Saturday, February 9, 2013

*** Nuno Felted Scarf ***

Nuno felting is the blending of wool and light weight fabric such as silk chiffon or gauze into one fabric using a variation of the wet felting process. The result is a beautiful, soft, light fabric that can be used to make a variety of things including scarves and clothing. The process takes a little longer than regular wet-felting depending on the type of fabric you use for your project. I wanted to find some natural silk chiffon fabric but, unfortunately, I could only find synthetic "silky chiffon" at the local fabric store. From my research on nuno felting, I knew the process of incorporating the wool roving into synthetic fabric would take longer than if using natural fiber fabric and even though the nuno process did take longer than regular wet-felting, the result was well worth it...

Nuno-felted scarf

The process involved five layers; a bottom layer of bubble wrap, a layer of plastic wrap, a layer of very thin pieces of wool roving, a piece of silky chiffon, another layer of very thin pieces of wool roving, and a piece of tulle to cover the top. As I did not hem the edges of the silky chiffon fabric, I used the wool roving to finish the edges.

Top layer of wool roving pieces with a layer of silky chiffon and another layer of wool roving beneath

In order to not disturb or move the very thin pieces of wool roving, I used a ladle to gently pour the lukewarm soapy water over the tulle to begin the felting process, periodically lifting up the tulle to adjust the wool pieces. Once all of the wool and fabric was saturated with the soapy water, I used a pool noodle and rolled up everything to begin the rolling process. I rolled the project several times, alternating the direction each time. About halfway though, I checked to see if the wool was felting into the fabric. It was, so I removed the tulle and continued the rolling process several more times.

Halfway through the felting process

When the felting was complete, I began the fulling process, which is done by thoroughly wetting the project and throwing it into the sink, over and over, and then alternately rinsing it with hot and cold water. The process of throwing the project onto a hard surface shocks the wool fibers, which draws them closer together. In nuno felting, when the wool starts to shrink it causes the fabric to gather in places, resulting in a wonderfully textured light fabric. The more you want your project to shrink  or have more texture, the more you throw it. It was like magic watching my project take form. When it was the size and texture I liked, I thoroughly rinsed it again and then soaked it in a water/vinegar solution to make sure all the soap was out. Making sure all the soap is out protects the wool fibers from becoming brittle and shortening the life of the fabric.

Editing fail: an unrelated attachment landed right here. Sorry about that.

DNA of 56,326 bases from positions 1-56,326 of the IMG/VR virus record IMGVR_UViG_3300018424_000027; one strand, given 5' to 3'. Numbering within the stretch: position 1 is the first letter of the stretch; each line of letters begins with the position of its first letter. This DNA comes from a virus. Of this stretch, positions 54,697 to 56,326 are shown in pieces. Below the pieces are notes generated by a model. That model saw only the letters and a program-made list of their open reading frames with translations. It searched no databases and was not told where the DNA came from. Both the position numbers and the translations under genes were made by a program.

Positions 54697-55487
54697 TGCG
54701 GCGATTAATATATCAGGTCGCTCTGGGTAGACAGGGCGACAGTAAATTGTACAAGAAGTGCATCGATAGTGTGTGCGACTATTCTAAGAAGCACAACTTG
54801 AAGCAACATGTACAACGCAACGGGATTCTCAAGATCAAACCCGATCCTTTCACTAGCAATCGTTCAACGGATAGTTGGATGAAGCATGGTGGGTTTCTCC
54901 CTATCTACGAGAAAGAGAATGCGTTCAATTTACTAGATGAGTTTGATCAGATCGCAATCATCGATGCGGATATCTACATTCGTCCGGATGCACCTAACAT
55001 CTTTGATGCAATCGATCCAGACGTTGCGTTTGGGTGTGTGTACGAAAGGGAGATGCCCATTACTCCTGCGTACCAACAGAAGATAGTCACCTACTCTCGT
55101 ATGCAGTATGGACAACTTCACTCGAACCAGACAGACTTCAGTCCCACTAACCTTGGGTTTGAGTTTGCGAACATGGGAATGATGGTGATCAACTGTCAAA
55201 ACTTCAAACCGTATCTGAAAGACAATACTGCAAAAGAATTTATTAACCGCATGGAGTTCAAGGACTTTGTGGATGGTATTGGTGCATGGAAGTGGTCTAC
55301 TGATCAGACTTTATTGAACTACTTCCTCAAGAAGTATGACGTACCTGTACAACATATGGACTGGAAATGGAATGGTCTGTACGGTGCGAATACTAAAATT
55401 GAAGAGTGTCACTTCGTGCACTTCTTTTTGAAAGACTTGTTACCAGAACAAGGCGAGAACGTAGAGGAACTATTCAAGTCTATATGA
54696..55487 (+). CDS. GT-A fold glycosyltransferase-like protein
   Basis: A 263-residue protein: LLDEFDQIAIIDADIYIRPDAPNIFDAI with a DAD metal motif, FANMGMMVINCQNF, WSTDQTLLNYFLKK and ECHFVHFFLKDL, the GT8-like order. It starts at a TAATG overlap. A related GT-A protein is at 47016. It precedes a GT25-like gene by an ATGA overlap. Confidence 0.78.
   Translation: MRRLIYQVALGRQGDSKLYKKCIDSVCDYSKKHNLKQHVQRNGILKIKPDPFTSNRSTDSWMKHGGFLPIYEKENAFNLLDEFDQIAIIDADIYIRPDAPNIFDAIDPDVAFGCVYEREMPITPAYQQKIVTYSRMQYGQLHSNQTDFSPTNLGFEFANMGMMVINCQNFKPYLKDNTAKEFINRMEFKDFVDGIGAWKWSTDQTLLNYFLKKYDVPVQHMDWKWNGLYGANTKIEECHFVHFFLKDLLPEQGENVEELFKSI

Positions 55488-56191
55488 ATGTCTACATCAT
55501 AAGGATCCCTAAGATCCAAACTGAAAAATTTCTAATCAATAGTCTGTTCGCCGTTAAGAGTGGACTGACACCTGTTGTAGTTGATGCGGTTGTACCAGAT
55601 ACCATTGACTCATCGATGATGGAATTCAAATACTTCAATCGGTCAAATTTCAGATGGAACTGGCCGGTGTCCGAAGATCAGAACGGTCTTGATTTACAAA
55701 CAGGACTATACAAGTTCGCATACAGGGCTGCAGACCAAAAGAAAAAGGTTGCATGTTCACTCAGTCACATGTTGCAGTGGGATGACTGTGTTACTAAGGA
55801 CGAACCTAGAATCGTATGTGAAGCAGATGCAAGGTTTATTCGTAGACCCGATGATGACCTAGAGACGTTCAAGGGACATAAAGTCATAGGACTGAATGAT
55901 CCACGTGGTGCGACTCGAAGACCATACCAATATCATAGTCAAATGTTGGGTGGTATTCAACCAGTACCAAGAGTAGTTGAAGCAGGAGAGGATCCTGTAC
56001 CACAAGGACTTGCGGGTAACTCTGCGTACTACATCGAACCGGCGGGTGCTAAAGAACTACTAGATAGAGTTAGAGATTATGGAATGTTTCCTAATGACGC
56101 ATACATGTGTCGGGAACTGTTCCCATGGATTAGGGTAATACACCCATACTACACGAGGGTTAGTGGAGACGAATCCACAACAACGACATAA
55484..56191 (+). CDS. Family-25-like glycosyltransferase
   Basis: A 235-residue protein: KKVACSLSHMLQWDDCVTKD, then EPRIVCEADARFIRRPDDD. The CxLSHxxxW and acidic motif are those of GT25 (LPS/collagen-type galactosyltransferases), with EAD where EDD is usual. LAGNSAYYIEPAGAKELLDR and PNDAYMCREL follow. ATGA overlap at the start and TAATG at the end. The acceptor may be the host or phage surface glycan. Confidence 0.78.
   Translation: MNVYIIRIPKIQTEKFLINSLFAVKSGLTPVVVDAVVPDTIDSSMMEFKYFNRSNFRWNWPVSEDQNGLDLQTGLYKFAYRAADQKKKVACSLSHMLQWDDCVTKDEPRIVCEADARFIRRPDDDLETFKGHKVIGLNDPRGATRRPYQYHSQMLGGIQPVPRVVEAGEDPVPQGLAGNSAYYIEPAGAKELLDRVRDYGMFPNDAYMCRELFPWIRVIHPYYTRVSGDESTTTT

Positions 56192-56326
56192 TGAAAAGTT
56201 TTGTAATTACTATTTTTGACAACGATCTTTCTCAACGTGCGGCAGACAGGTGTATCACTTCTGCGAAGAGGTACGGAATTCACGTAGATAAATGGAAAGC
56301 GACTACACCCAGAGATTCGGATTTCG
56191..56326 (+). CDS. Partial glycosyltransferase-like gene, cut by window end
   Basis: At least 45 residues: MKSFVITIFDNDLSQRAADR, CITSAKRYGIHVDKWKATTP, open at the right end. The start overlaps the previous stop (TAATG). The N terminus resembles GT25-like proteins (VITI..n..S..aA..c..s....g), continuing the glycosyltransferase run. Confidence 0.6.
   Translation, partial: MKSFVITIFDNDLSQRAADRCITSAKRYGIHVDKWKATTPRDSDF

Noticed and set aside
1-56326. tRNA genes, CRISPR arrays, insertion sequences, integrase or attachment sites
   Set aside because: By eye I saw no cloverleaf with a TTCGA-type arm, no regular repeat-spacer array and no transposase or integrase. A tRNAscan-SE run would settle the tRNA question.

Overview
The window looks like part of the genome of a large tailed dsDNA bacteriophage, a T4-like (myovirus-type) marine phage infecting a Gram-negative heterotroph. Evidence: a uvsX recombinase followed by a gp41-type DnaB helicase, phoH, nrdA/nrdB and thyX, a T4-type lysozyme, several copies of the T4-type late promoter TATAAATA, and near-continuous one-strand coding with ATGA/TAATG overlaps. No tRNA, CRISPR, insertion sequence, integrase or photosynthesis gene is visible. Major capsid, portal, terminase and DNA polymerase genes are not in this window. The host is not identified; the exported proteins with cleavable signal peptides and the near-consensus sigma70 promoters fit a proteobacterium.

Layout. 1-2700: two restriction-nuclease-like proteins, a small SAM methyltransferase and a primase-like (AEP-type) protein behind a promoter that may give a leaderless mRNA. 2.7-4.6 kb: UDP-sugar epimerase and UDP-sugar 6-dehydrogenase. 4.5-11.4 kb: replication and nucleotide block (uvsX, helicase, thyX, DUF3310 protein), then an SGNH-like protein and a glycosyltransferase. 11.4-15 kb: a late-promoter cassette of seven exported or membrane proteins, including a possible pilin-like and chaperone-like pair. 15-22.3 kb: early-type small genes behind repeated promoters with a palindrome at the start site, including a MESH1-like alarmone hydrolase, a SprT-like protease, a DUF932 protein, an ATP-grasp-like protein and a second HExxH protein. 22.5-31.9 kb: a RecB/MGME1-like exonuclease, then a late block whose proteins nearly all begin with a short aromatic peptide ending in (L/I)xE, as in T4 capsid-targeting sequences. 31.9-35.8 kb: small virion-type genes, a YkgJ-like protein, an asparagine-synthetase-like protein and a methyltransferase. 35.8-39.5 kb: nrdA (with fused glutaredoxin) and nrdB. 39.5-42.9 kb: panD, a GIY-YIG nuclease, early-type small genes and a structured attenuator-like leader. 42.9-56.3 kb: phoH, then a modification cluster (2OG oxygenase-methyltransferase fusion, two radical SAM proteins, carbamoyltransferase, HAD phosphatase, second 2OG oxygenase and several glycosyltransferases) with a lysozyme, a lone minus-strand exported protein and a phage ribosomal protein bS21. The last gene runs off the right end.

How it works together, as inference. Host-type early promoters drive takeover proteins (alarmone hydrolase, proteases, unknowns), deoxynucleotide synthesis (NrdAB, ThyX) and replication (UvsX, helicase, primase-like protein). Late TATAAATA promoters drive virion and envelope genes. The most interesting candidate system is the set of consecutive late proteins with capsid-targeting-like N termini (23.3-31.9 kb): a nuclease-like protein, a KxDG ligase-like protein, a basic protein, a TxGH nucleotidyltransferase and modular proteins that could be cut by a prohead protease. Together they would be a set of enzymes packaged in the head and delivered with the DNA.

After rinsing the scarf thoroughly one more time to get all the vinegar out, I reshaped it and set it out to dry. I was very excited to see the final project after it dried.

I think the scarf turned out very pretty...not only do I love the colors, but it is soft and light. I'm really looking forward to making more nuno felting projects.
Nuno-felted scarf using silky chiffon fabric

Thank you for checking out my blog. I'd love to hear your comments, tips or suggestions.

1 comment:

  1. Looks wonderful. Did you cover all of the fabric with wool (white) or just here and there with the blue? I am brand new at this and taking any and all assistance ;-)
    Thanks from Canada